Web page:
The Reserve Bank of Australia (RBA) and Australian Bureau of Statistics (ABS) have released the latest Australian household finance statistics to June 2018 today.
One of the numbers that looked alarming to me was the ratio of household debt to household income has yet again reached another all-time high. At March 2018 the ratio was 189.6% and at June 2018 it rose to 190.5%.
A decade ago at June 2008 it was 162.7%, in June 1998 it was 99.5% and in June 1988 it was 63.2%. Not a good trend, right?
The obvious reason for this is that house price to income ratios have steadily risen alongside this debt ratio. The big banks of Commonwealth Bank of Australia (ASX: CBA), Westpac Banking Corp (ASX: WBC), Australia and New Zealand Banking Group (ASX: ANZ) and National Australia Bank Ltd (ASX: NAB) have been clear beneficiaries.
Affording the debt has gotten steadily easier as the interest rate has fallen all the way down to the record lows we see today.
But, rising household debt cannot be described as a good thing. The ratio is likely to keep rising as most new household buyers are taking on loans far in excess of 190.5% of their income.
What to do about it? Well, if you do find yourself in heaps of debt then the obvious thing to say would be to try to pay it down.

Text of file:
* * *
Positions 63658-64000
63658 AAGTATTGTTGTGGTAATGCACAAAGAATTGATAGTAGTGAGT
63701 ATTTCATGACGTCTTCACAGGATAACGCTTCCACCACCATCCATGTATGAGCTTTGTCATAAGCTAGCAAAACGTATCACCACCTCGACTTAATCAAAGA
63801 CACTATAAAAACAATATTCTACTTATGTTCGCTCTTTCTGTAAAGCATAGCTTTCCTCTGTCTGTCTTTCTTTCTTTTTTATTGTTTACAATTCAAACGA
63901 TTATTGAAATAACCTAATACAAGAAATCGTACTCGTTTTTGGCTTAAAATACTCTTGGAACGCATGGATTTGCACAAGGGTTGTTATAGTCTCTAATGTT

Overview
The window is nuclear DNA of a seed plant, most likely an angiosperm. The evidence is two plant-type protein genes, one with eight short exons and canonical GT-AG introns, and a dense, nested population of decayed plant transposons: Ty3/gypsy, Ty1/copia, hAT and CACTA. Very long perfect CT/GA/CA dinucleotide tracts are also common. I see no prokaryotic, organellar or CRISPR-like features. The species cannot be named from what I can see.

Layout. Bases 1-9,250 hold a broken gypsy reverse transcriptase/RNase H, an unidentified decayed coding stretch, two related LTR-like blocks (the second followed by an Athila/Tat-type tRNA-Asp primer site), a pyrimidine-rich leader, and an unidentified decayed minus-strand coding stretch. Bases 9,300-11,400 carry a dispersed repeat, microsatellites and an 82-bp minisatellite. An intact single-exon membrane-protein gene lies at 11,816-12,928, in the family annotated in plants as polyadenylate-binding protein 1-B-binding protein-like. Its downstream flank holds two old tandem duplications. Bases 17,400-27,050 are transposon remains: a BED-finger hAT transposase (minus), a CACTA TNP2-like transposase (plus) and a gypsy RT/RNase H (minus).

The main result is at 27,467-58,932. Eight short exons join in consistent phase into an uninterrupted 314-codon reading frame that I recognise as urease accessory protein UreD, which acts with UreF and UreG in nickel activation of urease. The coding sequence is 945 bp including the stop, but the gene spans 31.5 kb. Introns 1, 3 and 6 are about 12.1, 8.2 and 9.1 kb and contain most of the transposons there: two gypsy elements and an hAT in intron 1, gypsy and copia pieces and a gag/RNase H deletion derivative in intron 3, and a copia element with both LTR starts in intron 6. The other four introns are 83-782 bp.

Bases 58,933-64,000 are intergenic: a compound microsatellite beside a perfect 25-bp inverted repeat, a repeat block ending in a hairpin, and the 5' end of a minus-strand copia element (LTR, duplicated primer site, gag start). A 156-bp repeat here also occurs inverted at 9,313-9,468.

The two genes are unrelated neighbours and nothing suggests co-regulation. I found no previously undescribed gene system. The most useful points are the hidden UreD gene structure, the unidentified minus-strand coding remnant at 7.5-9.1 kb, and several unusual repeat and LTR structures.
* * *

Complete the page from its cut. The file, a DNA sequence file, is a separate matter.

Interest rates are rising in the US and this is forcing banks here to implement out-of-cycle rate hikes. The US Fed expects to keep increasing rates steadily over the next couple of years. The RBA will eventually raise rates too. The interest we pay on debt is very likely to rise in the next year or two.
We can’t control what’s going on with the economy or how much debt other people have. But we can control our own debt levels and having a few months of expenses set aside as cash in-case we ever need it.
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Motley Fool contributor Tristan Harrison has no position in any of the stocks mentioned. The Motley Fool Australia owns shares of National Australia Bank Limited. We Fools may not all hold the same opinions, but we all believe that considering a diverse range of insights makes us better investors. The Motley Fool has a disclosure policy. This article contains general investment advice only (under AFSL 400691). Authorised by Scott Phillips.